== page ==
There simply is no room for the distraction, the division and the drama caused by A-holes. Accepting them tells the rest of the organization that it’s okay to be an A.  That can’t happen. Because eventually enough people will leave, or threaten to leave that you have no choice but to get rid of the jerk anyway.

After implementing the A-hole rule in the past, I’m proud to say we purged several very talented but very difficult people. And the culture, vibe, productivity and love for the organization improved as a result.

That’s why when I started The Weaponry I wanted it to be rule number one. I felt so strongly about it that we designed the rule right into our logo. We purposely removed the A-hole from the letter A in the word Weaponry. It is a constant reminder of our persona non grata.

Notice the A? Notice there is no A-hole?

Key Takeaway

Don’t be an A-hole. And don’t let A-holes on your team. They kill the culture and they ruin the fun. If an A-hole does sneak onto your team get rid of them quickly. It will send a message to the rest of your team that you care about them. And it shows that you care about creating an enjoyable work environment for your team. Which is worth more than all the A-holes combined.

*If you know someone who could benefit from this message, please share it with them.

+For more of my foundational life and business philosophies check out my new book What Does Your Fortune Cookie Say? from Ripples Media.

The A-holes Rule.

I’m not a huge fan of rules.  Creative people as a species are naturally averse to them.  But if you want to develop a business with a strong culture you need some rules to guide you.

When I joined my first agency executive team our first order of business was to create some simple rules to govern the organization. Because we believed that a great organization is made of great people who enjoy working together the first rule we unanimously agreed on was the ‘No Assholes’ rule. For those not familiar with the rule, or the obviousness of the phrase, it means that your organization will not tolerate people who act like A-holes.

Preventing the A-holes from joining your team isn’t easy. Because they are on their best behavior in interviews. Sometimes we sniff them out (yeah, I said it). But often they sneak past our filters.  So as much as we try to prevent an A-hole from getting into our organizations in the first place, they get in. So now what?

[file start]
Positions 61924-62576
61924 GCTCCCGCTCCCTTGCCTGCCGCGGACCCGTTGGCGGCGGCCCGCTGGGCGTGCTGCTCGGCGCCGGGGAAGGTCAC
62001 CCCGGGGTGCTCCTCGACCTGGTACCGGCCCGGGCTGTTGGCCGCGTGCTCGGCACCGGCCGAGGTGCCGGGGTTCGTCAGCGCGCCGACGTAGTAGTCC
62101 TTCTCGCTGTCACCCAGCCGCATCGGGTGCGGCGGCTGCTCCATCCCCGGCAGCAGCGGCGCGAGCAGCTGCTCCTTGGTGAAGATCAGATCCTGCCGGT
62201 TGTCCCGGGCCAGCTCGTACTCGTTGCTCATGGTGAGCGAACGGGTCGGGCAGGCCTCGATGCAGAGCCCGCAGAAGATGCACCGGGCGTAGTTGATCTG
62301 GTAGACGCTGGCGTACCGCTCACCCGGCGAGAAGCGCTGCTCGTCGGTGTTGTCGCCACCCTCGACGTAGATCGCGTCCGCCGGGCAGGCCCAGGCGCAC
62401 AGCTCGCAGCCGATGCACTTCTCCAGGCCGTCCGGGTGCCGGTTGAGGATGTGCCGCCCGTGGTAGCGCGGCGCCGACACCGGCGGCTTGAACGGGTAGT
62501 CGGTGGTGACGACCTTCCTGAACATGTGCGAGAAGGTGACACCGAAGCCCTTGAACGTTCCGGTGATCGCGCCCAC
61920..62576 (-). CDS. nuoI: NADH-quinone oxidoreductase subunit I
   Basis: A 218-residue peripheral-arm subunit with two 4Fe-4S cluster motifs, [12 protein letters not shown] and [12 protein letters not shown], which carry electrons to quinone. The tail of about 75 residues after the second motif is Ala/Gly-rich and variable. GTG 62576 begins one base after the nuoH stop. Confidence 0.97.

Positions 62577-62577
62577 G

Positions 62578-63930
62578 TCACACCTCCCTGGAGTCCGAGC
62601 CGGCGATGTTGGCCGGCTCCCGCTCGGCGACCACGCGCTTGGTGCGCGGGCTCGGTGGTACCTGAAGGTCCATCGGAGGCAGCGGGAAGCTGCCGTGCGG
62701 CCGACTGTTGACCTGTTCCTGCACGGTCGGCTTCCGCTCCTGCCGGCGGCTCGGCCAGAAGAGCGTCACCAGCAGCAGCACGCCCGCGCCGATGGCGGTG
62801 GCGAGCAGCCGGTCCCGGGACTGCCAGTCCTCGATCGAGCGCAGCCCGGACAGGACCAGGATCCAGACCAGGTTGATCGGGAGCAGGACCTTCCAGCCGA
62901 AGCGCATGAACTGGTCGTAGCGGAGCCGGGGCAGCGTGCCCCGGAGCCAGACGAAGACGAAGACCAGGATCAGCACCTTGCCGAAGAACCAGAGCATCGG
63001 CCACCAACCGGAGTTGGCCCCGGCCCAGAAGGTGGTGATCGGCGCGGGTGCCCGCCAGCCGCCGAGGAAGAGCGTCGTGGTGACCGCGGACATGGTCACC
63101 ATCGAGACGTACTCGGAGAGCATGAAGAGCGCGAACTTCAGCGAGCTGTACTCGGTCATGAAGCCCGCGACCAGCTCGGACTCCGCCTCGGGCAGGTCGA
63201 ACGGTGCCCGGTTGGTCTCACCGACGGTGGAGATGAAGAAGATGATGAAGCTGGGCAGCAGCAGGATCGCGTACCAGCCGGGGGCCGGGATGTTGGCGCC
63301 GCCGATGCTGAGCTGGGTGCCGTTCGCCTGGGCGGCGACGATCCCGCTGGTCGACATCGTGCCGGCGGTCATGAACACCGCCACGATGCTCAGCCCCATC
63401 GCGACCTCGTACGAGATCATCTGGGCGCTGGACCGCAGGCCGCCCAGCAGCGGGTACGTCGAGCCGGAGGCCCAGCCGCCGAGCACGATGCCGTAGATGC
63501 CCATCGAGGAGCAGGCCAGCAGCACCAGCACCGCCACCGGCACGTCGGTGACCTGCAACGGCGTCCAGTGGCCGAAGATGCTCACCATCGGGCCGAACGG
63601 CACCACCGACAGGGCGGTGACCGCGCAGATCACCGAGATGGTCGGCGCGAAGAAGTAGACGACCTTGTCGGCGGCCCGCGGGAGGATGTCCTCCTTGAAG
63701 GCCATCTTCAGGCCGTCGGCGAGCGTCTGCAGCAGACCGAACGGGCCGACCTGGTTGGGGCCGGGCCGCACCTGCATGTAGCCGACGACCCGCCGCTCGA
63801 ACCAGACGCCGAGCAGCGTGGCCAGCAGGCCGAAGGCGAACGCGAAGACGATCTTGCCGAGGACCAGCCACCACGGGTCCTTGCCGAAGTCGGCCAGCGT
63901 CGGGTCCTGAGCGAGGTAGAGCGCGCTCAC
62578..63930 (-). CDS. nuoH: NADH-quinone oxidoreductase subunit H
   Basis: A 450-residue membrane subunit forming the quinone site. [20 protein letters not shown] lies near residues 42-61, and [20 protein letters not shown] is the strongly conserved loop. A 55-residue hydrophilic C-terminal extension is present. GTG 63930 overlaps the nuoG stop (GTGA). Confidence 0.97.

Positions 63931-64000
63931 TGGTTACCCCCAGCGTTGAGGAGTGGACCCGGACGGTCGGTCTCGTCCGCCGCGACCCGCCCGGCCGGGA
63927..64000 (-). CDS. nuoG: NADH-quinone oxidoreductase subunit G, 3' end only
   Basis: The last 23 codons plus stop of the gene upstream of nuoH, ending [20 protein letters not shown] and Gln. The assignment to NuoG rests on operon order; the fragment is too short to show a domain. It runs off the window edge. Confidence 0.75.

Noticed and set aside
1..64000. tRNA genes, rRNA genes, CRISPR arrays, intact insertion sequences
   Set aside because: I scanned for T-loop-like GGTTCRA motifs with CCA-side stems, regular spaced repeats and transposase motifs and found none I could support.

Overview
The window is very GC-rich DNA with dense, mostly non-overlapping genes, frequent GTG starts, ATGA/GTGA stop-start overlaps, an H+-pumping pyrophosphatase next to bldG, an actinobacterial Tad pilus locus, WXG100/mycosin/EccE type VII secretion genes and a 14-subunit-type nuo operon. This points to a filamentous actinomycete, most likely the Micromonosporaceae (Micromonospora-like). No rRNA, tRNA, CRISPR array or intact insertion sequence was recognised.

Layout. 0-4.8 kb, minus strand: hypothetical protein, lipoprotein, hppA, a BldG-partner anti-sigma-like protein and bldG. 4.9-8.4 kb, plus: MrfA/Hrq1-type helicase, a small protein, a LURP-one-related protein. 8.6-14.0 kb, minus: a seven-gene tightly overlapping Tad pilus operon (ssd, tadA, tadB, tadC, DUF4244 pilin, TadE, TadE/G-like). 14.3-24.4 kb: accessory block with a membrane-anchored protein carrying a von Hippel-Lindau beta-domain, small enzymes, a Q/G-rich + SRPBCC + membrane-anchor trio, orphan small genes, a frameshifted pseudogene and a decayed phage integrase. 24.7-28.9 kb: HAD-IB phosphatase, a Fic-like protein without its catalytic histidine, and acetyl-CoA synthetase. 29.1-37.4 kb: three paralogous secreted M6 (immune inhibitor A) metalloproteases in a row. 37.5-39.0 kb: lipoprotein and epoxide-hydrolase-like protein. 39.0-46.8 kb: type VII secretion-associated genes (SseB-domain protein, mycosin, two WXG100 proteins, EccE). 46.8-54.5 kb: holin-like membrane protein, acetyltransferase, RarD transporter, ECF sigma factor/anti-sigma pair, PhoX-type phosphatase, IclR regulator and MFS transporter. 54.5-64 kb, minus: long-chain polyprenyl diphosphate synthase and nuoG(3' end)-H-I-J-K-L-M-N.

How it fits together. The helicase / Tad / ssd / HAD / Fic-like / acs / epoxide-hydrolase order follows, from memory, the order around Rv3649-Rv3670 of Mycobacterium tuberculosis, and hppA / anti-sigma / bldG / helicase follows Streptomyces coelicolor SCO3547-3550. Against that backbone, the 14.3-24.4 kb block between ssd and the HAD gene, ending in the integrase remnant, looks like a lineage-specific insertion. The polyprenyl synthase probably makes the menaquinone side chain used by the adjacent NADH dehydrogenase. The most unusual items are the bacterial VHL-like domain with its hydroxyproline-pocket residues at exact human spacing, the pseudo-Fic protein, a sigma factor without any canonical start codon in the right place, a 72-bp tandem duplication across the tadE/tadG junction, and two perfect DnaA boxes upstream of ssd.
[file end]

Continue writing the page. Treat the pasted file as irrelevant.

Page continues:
You just get rid of them, right?  After all, no one likes an A-hole. Unfortunately it’s typically not that simple. Because let’s face it, there are a lot of talented A-holes. The drive, intelligence, confidence and will of a typical A-hole makes things happen. It’s common for them to make a quick impact and create immediate wins.

But that upside comes with an equally significant downside. Because A-holes are uncomfortable to be around, they drain morale and sap energy. The unfortunate reality is that when you retain an A-hole, it sends a terrible message about your values to your most valued employees. You’ll watch them drop like flies.  Among the employee your retain you’ll lose untold dollars in productivity as co-workers gather to talk about what an A-hole the A-hole is.

Of course the worst problem of all occurs when the A-hole develops a close relationship with the client.  Because then the agency has to decide whether they want to lose the valuable contributions of the A-hole and irritate or lose a client.

I recommend a proven 2-step process to handling such problem employees.  First, ask a handful of cross functional team members if they think the co-worker in question is an A-hole.  If the consensus is yes, put on your scrubs and perform the Assholectomy.

There simply is no room for the distraction, the division and the drama caused by A-holes. Accepting them tells the rest of the organization that it’s okay to be an A.  That can’t happen. Because eventually enough people will leave, or threaten to leave that you have no choice but to get rid of the jerk anyway.

After implementing the A-hole rule in the past, I’m proud to say we purged several very talented but very difficult people. And the culture, vibe, productivity  and love for the organization improved as a result. That’s why the ‘No Assholes’ rule will be printed on page one of The Perfect Agency Project handbook.